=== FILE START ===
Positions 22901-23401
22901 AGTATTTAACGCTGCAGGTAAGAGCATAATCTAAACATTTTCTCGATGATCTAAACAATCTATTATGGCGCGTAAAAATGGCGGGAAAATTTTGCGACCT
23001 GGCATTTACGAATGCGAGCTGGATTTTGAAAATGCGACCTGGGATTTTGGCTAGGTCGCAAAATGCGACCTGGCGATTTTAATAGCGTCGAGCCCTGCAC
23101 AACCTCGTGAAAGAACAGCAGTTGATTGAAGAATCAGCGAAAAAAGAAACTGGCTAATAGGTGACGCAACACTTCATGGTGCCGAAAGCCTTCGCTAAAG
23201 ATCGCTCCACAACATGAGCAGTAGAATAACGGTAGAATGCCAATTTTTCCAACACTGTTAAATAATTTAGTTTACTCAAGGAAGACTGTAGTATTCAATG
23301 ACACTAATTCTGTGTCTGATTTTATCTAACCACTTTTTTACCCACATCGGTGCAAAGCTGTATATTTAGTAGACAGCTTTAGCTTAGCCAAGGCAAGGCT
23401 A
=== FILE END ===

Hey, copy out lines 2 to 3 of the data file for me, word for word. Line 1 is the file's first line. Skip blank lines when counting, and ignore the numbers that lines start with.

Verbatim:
22901 AGTATTTAACGCTGCAGGTAAGAGCATAATCTAAACATTTTCTCGATGATCTAAACAATCTATTATGGCGCGTAAAAATGGCGGGAAAATTTTGCGACCT
23001 GGCATTTACGAATGCGAGCTGGATTTTGAAAATGCGACCTGGGATTTTGGCTAGGTCGCAAAATGCGACCTGGCGATTTTAATAGCGTCGAGCCCTGCAC